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  1. kingo15

    kingo15

    Messages:
    1,405
    Edit My Images:
    Yes
    Yes the background needs a iron, yes the lights are in some of the eyes, I did attempt a clone on some but i need a bit more practice on that.


    [​IMG]test 3 by Mark Kingston, on Flickr

    [​IMG]test 2 by Mark Kingston, on Flickr

    [​IMG]test 4 by Mark Kingston, on Flickr

    Need to have a lot more practice and alot reading and watching videos
     
    AHILL, arthurbikemad, sep9001 and 2 others like this.
  2. sep9001

    sep9001

    Messages:
    4,582
    Name:
    Kev
    Edit My Images:
    Yes
    Love them all, nice expression on all.
     
    kingo15 likes this.
  3. kingo15

    kingo15

    Messages:
    1,405
    Edit My Images:
    Yes
    It was a good experience . The expressions were all his own ideas. He was full of beans to help me out for once haha
     
    sep9001 likes this.
  4. Phil V

    Phil V

    Messages:
    19,962
    Name:
    Phil
    Edit My Images:
    No
    As you’re aware of the fact they’re imperfect, and you want some help:

    Firstly, you’ve nailed the most important thing in portraiture; engagement with the subject.

    The background needs an iron, but better lighting and more separation and it wouldn’t matter.

    The catchlights (and the shadows on the bg) are only a problem in that they’re showing what’s wrong with the lighting.

    First principal of lighting- start with the key light and build.

    You’ve started with: I’ve got 3 lights so I must use them. ;)

    I’ll follow the first principal with: there’s only one Sun and it’s up in the sky.
    We’re used to the shadow patterns created from one light from above. All noobs set their lights too low, this can be done for creative effects, but like all things, it’s better to start by nailing the basics and learn when to break rules.
    Again noobs often think they want ‘shadowless’ lighting, which is rarely true, lighting is about controlling shadows, because shadows create form and no one wants to photograph a 3D object and make it look 2d.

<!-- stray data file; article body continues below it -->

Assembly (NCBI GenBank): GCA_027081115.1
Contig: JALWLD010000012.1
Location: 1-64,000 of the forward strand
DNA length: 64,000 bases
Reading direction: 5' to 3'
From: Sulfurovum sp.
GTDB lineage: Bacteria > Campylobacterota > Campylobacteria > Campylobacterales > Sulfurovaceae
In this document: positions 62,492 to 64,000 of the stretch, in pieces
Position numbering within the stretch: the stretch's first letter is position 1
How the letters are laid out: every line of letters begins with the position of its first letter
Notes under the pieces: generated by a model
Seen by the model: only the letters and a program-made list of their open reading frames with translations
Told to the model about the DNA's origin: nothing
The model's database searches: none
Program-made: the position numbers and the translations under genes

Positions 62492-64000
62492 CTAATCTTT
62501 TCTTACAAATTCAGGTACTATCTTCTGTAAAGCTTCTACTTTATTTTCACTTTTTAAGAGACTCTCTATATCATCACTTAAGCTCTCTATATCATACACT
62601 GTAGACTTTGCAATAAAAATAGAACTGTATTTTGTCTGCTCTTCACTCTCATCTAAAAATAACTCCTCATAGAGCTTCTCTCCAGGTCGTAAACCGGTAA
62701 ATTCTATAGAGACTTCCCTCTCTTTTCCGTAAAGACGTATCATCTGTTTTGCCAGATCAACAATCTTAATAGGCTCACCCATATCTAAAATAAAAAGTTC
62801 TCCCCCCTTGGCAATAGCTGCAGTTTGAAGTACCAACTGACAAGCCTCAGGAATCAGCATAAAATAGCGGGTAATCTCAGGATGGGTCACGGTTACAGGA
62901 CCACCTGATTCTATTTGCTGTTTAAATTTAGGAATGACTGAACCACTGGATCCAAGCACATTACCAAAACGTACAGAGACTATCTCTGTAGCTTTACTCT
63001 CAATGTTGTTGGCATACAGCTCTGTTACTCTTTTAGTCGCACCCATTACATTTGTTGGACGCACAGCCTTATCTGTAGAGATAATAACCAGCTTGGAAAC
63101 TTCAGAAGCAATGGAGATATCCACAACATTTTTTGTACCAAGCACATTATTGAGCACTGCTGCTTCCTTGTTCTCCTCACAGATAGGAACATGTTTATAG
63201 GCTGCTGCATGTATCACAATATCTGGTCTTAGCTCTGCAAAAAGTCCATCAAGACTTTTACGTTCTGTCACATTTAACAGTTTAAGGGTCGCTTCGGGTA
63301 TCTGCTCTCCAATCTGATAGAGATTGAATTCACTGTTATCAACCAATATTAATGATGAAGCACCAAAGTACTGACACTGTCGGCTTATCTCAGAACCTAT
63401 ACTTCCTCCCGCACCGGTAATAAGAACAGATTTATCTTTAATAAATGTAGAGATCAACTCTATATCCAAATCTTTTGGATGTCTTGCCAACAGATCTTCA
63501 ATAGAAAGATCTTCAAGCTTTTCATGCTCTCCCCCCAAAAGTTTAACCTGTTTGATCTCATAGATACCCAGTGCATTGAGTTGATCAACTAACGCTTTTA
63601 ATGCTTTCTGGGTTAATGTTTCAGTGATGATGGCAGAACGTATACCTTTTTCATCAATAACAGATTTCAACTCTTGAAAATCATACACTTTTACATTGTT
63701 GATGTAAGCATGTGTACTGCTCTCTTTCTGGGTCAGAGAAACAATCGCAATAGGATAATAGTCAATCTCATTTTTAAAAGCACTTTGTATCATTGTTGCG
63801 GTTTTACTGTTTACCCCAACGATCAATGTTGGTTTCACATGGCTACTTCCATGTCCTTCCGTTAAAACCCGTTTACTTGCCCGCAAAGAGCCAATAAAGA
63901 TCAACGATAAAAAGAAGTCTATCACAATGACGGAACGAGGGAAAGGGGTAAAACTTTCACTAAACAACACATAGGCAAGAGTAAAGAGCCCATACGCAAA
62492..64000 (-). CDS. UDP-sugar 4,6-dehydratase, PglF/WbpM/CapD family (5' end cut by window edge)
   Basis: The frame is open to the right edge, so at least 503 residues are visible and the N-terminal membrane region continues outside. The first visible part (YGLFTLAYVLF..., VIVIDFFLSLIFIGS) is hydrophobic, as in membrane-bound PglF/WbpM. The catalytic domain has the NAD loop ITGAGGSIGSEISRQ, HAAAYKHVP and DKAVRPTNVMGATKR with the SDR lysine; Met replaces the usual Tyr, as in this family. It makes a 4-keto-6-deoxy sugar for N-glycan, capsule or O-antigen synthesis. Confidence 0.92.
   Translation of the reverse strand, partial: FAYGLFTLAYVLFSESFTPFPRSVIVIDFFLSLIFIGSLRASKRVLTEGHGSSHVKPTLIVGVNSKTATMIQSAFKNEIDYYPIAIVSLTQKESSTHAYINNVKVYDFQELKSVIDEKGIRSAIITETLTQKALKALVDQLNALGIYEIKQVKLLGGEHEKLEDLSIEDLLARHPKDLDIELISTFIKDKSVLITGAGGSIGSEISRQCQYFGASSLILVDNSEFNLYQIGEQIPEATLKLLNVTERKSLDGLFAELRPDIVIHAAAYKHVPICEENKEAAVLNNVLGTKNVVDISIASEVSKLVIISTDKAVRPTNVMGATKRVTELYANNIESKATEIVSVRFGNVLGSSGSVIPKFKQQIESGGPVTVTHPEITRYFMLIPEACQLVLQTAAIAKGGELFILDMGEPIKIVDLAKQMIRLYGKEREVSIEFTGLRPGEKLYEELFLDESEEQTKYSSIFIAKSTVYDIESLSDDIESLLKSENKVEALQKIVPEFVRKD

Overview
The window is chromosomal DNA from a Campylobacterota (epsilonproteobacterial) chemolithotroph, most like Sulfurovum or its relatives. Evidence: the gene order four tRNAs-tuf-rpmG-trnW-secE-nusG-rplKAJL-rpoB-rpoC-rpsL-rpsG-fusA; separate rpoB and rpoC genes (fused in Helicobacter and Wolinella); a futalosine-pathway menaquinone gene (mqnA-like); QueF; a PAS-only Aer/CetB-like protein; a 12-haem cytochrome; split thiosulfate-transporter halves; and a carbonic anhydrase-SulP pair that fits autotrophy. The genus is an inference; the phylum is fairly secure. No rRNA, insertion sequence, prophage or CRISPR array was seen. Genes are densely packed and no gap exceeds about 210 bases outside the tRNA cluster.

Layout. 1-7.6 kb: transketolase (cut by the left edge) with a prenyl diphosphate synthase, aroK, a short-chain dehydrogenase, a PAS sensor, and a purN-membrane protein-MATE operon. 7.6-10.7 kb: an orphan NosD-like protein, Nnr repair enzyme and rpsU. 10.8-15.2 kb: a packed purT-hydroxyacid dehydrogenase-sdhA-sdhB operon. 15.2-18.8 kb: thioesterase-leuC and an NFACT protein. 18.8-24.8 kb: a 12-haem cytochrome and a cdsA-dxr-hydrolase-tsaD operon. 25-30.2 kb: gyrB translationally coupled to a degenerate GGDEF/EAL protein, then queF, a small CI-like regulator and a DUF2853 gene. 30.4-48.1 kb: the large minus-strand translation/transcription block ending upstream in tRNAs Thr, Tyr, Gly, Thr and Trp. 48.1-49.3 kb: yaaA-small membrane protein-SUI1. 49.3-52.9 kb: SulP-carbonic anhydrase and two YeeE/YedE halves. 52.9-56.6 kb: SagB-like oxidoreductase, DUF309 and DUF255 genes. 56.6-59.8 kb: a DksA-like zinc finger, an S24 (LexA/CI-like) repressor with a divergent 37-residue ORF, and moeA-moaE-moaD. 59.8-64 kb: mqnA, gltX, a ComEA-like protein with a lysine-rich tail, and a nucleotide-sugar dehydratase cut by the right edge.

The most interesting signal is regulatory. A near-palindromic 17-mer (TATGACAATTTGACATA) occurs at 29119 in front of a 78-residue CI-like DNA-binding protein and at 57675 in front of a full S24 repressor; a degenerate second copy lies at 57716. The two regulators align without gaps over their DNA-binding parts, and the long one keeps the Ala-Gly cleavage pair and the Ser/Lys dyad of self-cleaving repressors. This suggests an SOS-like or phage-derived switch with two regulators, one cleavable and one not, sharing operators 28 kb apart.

sunnyside_up and DrGed like this.
  5. DrGed

    DrGed

    Messages:
    830
    Name:
    Ged
    Edit My Images:
    Yes
    Your photos are a lot better that my first attempts with continuous lights and I totally agree with Phil's comment above about starting "simple" and building from there.

    P.S. Would I be right in thinking that the boy can be a "bit of a character" at times?
     
  6. cargo

    cargo

    Messages:
    4,937
    Name:
    Gary
    Edit My Images:
    Yes
    Never used continuous lights only speedlights so not sure how difficult that is.
    As Phil said you captured great moments and that is the hard bit. I would never think to remove the catch light it looks odd to me.
    I do like these and if they were important to you i'm sure you could post work these to make them better.
    Obviously you want to get them better at the time of taking.

    Gaz
     
  7. viv1969

    viv1969

    Messages:
    28,237
    Name:
    Bat-Frog
    Edit My Images:
    No
    I love that second shot.
    Such fun!
     
  8. AHILL

    AHILL

    Messages:
    859
    Edit My Images:
    No
    :agree:
     

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